EVERY TIME I SEE DAGENS NYHETER, I enjoy the paper’s new look which has been recognized in several design competitions and which earned Sweden’s leading morning daily a well-deserved place among the World’s Best-Designed Newspapers. Whether on print or tablet, DN appears to have found a form which matches its high-quality contents perfectly.
With one exception.
DN’s infographics are suffering from a severe case of circulitis.
I can understand how tempting it must have been to promote the DN punkt – the full stop sign which has distinguished Dagens Nyheter’s nameplate ever since the newspaper was founded in 1864 – to a key element of the new design. And in many instances, this works fine:
WHEN IT COMES TO CHARTS AND DIAGRAMS, however, DN’s fascination with the circular shape has taken them too far.
As a means for representing data, a circle has got limited potential. Divide the circle into components, like the slices of a pie, and we can roughly estimate how these different slices relate to each other (for that purpose, we use our experience from looking at a clock) … but when it comes to judging the actual size of a circle, most of us have to give up.
Try it yourself: How much bigger than circle A is circle B?
The difference is significant. The diameter of circle B is three times bigger than that of A; the area is nine times bigger!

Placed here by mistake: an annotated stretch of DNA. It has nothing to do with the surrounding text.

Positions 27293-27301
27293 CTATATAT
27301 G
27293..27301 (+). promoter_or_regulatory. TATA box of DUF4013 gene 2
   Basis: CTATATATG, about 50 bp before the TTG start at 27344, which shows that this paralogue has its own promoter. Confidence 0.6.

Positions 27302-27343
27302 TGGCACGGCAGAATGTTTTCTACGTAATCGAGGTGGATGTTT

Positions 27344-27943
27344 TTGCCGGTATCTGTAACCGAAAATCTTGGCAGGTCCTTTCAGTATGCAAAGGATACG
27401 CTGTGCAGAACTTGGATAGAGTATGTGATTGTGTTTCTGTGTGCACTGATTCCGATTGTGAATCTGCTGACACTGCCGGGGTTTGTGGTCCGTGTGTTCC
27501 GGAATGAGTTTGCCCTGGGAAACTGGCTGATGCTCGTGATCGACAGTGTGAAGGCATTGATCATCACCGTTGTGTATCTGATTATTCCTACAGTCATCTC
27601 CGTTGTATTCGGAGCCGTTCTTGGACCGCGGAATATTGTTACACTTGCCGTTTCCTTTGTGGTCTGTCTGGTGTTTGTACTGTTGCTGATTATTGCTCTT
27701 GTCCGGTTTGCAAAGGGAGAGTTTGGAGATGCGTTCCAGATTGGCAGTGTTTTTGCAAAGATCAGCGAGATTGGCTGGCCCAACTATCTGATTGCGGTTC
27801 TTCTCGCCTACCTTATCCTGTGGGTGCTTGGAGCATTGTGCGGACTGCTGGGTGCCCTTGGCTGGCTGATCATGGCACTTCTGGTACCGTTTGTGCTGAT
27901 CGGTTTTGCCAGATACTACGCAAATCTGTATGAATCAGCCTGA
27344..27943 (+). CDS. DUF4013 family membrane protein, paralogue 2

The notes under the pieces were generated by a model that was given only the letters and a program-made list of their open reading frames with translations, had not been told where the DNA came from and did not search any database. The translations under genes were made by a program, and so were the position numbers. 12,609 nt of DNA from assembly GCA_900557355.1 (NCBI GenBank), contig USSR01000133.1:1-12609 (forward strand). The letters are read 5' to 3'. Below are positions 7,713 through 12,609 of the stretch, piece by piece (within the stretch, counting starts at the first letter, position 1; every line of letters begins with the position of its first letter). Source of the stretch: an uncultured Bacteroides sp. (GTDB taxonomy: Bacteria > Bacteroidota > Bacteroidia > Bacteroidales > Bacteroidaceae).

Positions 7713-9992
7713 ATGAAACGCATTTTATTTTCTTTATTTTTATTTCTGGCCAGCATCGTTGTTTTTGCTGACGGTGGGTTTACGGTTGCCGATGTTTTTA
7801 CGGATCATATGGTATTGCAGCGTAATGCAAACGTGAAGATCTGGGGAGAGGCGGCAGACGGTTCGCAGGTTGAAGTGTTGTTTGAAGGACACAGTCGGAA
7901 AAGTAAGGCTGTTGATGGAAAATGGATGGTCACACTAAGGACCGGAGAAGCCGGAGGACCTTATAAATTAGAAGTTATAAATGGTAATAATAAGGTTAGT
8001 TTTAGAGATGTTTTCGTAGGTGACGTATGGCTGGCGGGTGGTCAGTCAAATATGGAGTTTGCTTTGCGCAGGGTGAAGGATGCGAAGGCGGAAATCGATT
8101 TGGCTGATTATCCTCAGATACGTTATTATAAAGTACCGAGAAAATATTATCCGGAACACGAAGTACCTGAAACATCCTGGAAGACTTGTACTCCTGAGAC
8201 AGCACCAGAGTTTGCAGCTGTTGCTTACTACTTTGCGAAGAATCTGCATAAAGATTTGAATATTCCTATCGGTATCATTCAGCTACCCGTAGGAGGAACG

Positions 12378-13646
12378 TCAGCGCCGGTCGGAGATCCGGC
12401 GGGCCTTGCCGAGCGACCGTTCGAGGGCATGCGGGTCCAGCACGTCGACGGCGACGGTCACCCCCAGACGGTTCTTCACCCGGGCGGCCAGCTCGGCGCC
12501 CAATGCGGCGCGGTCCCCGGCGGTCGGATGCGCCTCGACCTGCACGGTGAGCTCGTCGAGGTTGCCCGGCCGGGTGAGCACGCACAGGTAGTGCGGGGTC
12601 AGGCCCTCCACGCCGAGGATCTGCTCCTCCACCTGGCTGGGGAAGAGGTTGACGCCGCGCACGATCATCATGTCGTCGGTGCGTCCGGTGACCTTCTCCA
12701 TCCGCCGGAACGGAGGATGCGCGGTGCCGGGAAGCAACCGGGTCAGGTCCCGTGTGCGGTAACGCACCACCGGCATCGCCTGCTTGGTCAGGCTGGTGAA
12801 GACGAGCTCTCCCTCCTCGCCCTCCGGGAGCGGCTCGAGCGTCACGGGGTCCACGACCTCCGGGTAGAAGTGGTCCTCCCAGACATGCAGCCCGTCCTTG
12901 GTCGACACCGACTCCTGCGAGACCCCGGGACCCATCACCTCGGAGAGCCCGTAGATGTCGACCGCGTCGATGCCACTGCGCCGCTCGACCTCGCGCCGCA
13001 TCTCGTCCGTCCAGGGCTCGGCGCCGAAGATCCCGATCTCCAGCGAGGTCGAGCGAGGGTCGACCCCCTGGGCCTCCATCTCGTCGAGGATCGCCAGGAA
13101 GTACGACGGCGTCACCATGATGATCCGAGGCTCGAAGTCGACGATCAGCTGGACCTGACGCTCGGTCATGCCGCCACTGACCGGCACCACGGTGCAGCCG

A relation which becomes much easier to see if bars are used instead of circles:
When using circles to represent size, one will have to add the actual values to help readers get the message. And then, you might ask, what’s the point of making the graphic?
EXPERIMENTING AND LOOKING FOR NEW WAYS TO VISUALIZE DATA should be encouraged, and I guess it’s natural for fashion to change on the infographics scene as well as elsewhere. Currently, circles are en vogue. But using circles where a different shape – e g bars – would be appropriate is the equivalent of writing with distorted letters that nobody are able to read. Infographics is a kind of language, and you cannot replace one linguistic component with another just because you think the new one looks more interesting, or fits better into your design concept. Not if you wish to be understood.
Have a look at these graphics from recent issues of Dagens Nyheter and see how little information they convey to the reader. If an exact value had not been written in each circle, the graphics would have been impossible to decipher. And with the use of conventional bar or pie charts, all these examples would have delivered the message much more clearly and instantaneously:
FUNCTION IS BEING SACRIFICED on the altar of form. How strange to see this happen in a publication with such a rich infographic history and one of Scandinavia’s finest graphic departments. Moreover, the recent – otherwise very successful – redesign is in fact the brainchild of an infographic expert!
Rickard Frank started out as a graphic reporter at Svenska Dagbladet and has given infographics top priority at all the papers he has been able to influence through consulting or in various managing positions.
Therefore, I simply don’t understand why Rickard allows his own paper to consistently under-inform just for the sake of style.
Please, kill this darling! Now!
PS: In his wonderful book The Functional Art, Alberto Cairo dissects the phenomenon which he has named ”the bubble plague” (and even manages to come up with a few cases where it makes sense to use the so-called ”bubble chart”).